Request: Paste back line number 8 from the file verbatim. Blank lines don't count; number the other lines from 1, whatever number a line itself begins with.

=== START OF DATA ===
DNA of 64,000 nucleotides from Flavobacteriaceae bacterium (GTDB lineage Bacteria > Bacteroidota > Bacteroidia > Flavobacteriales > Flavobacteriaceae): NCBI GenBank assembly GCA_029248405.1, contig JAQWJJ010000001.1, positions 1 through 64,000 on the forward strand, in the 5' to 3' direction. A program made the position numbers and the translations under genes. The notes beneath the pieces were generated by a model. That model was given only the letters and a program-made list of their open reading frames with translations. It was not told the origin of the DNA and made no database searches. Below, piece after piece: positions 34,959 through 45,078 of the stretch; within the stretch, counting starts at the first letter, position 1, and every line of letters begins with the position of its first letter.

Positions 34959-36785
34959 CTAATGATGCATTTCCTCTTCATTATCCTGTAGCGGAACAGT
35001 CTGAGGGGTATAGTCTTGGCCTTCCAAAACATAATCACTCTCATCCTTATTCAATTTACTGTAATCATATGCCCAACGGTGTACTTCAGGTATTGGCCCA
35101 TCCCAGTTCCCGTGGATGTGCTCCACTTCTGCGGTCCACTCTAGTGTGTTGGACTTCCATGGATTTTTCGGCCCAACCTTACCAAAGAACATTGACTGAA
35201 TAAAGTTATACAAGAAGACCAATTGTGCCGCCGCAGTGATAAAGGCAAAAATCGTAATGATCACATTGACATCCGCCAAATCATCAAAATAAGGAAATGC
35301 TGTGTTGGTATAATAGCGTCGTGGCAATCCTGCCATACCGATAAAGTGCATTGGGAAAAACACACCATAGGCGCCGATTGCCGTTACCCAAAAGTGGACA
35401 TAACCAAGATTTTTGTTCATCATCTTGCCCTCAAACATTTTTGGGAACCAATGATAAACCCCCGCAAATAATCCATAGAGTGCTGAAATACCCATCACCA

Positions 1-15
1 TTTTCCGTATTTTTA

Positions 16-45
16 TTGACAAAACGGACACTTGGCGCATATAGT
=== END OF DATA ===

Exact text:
35401 TAACCAAGATTTTTGTTCATCATCTTGCCCTCAAACATTTTTGGGAACCAATGATAAACCCCCGCAAATAATCCATAGAGTGCTGAAATACCCATCACCA